The Internet is also accelerating the trend toward 'virtual' corporations with narrowly defined core competencies. In the information age, there is less need for vertical integration. Companies are more likely to narrowly define their core competencies and leave manufacturing. distribution, fulfilment, customer service and other functions to third parties. In part, this is because of the ease with which companies can enter into joint ventures, partnerships, outsourcing agreements and other affiliations to bring products to market.

For instance, Cisco Systems, is primarily a virtual corporation. Cisco Systems sells many of the routers, circuits and other equipment used to construct the infrastructure of the Internet. Over three-quarters of all Cisco Systems product orders are made online. Over two-thirds of all Cisco Systems manufacturing is out-sourced to other companies. As a result, for a large percentage of its product sales, no Cisco employee ever comes into contact with either the customer or the actual product involved in a transaction.

An even more dramatic example of the virtual corporation is eMachines. This personal computer reseller sold 1.7 million computers globally in 1999, producing over US$1 billion in revenue. Incredibly, the company used only 20 employees to conduct its business, relying on other entities for virtually all of its operational functions.

With the narrowing of core competencies, Internet businesses will frequently have more flexibility to relocate (or initially locate) their property and payroll in jurisdictions with more favourable income tax rules and rates. It is far easier to shift the location of computer servers, headquarter employees, or information technology personnel than it is to move around large factories. Thus, the emergence of the virtual corporation is going to put pressure on tax laws - particularly in the income tax arena - to develop new rules for apportioning the income of more mobile and dynamic businesses. In a complementary development, the Internet also places a premium on intangible values (such as brand names and customer information), leading to more tax compliance, planning, and litigation over the value and location of such intangibles.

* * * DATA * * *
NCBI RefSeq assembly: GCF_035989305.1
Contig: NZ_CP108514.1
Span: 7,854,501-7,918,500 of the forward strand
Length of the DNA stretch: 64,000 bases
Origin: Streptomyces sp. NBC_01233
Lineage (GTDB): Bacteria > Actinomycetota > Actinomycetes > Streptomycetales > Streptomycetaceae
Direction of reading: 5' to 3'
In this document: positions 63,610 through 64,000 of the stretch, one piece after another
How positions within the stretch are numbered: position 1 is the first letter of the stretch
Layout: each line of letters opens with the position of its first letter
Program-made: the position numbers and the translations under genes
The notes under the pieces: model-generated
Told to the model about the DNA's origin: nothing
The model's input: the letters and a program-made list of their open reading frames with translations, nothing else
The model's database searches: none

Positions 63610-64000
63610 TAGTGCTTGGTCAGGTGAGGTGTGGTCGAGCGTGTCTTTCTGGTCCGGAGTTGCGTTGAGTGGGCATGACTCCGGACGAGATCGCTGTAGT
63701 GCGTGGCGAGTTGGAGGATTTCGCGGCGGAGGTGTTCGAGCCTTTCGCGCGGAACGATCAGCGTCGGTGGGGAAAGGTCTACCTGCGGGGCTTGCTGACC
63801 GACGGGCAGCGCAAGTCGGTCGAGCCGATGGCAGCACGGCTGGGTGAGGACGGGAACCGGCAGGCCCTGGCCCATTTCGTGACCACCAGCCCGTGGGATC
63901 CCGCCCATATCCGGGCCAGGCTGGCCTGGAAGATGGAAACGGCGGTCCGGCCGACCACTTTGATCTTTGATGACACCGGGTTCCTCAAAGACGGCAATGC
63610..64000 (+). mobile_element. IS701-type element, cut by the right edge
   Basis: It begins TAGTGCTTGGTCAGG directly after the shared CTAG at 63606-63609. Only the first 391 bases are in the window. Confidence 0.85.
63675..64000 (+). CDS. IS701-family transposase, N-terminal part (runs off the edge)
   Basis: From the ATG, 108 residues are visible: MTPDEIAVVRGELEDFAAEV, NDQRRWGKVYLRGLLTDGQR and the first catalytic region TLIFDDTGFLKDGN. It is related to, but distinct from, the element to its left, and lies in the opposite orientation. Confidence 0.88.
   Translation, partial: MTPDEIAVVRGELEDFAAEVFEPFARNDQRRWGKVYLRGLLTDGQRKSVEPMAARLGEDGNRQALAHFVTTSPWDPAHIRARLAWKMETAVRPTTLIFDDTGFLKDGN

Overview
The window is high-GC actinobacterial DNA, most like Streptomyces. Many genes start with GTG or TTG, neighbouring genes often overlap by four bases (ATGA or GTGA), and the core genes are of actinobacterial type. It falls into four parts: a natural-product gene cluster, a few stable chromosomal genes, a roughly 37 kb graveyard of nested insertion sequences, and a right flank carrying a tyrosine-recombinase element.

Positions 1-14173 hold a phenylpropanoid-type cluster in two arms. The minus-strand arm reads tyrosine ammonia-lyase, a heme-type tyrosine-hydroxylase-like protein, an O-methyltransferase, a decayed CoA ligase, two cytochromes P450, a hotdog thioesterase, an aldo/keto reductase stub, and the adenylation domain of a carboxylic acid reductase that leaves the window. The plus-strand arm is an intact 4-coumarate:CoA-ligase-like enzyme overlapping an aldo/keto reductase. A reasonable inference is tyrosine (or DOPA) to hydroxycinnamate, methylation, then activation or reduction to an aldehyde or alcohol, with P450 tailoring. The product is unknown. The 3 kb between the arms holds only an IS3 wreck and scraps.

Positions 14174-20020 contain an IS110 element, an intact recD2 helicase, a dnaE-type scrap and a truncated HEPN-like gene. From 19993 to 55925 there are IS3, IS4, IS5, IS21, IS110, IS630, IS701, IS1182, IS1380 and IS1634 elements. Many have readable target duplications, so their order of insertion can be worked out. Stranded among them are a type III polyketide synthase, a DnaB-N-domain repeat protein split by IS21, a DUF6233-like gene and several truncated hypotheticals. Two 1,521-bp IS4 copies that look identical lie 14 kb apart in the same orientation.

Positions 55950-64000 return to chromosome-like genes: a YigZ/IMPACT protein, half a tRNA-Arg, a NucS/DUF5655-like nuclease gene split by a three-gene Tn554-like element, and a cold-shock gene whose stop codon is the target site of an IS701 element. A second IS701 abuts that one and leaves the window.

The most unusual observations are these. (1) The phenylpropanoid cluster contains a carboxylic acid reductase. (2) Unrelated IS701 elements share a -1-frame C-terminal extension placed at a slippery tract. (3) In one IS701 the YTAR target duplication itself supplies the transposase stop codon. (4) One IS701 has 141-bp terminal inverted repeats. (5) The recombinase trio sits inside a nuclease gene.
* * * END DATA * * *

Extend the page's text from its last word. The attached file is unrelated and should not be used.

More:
4.4 Real-time Commerce

The Internet also facilitates a significant increase in real-time, paperless transactions. This trend is likely to enhance the momentum toward tax compliance reengineering and automated tax solutions for transactional taxes. It also will increase the pressure on taxing authorities to simplify the substantive and procedural tax rules to make an automated system more workable and less costly.

During the 1990s, the growing interest in the automation of sales and use tax or VAT compliance was part of a larger movement toward the use of enterprise resource planning (ERP) software to automate corporate-finance, distribution and other operational functions. The explosion of E-commerce and the growth of Internet-based transaction processing for both business-to-business sales and business-to-consumer sales will accelerate the creation of a less paper-oriented environment in which electronic databases largely supplant filing cabinets filled with sales invoices and purchase orders.

Indeed, in the United States, a broad coalition of state and local government groups made a sweeping proposal to the federal Advisory Commission on Electronic Commerce (a commission created by the 1998 Internet Tax Freedom Act) for a 'zero-burden' real-time compliance system for sales and use tax collections. The system would be at least partially government funded and rely on a technology-driven solution using third-party contractors to collect sales and use taxes on behalf of remote vendors.

4.5 Changing Business Models